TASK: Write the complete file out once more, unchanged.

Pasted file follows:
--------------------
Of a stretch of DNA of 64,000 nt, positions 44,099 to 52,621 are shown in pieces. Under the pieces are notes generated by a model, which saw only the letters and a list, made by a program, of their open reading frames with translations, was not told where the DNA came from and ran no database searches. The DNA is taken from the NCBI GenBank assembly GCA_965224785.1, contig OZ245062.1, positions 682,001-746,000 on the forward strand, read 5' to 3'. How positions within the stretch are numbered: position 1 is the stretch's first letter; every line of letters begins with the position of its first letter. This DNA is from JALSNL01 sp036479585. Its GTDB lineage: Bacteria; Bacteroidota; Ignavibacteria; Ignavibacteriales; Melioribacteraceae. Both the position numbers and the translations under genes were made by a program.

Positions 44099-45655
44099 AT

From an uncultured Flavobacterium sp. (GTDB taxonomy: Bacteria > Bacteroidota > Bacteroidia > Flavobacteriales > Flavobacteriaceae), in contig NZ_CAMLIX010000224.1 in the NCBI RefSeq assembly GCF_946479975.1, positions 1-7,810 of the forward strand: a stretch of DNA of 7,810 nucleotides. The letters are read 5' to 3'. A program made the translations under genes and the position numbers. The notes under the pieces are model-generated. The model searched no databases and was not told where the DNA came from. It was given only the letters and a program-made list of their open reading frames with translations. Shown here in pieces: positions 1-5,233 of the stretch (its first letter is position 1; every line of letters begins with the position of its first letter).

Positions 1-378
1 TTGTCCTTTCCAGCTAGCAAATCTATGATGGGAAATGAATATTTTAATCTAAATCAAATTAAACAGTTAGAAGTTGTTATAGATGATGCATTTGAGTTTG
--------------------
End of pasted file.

Of a stretch of DNA of 64,000 nt, positions 44,099 to 52,621 are shown in pieces. Under the pieces are notes generated by a model, which saw only the letters and a list, made by a program, of their open reading frames with translations, was not told where the DNA came from and ran no database searches. The DNA is taken from the NCBI GenBank assembly GCA_965224785.1, contig OZ245062.1, positions 682,001-746,000 on the forward strand, read 5' to 3'. How positions within the stretch are numbered: position 1 is the stretch's first letter; every line of letters begins with the position of its first letter. This DNA is from JALSNL01 sp036479585. Its GTDB lineage: Bacteria; Bacteroidota; Ignavibacteria; Ignavibacteriales; Melioribacteraceae. Both the position numbers and the translations under genes were made by a program.

Positions 44099-45655
44099 AT

From an uncultured Flavobacterium sp. (GTDB taxonomy: Bacteria > Bacteroidota > Bacteroidia > Flavobacteriales > Flavobacteriaceae), in contig NZ_CAMLIX010000224.1 in the NCBI RefSeq assembly GCF_946479975.1, positions 1-7,810 of the forward strand: a stretch of DNA of 7,810 nucleotides. The letters are read 5' to 3'. A program made the translations under genes and the position numbers. The notes under the pieces are model-generated. The model searched no databases and was not told where the DNA came from. It was given only the letters and a program-made list of their open reading frames with translations. Shown here in pieces: positions 1-5,233 of the stretch (its first letter is position 1; every line of letters begins with the position of its first letter).

Positions 1-378
1 TTGTCCTTTCCAGCTAGCAAATCTATGATGGGAAATGAATATTTTAATCTAAATCAAATTAAACAGTTAGAAGTTGTTATAGATGATGCATTTGAGTTTG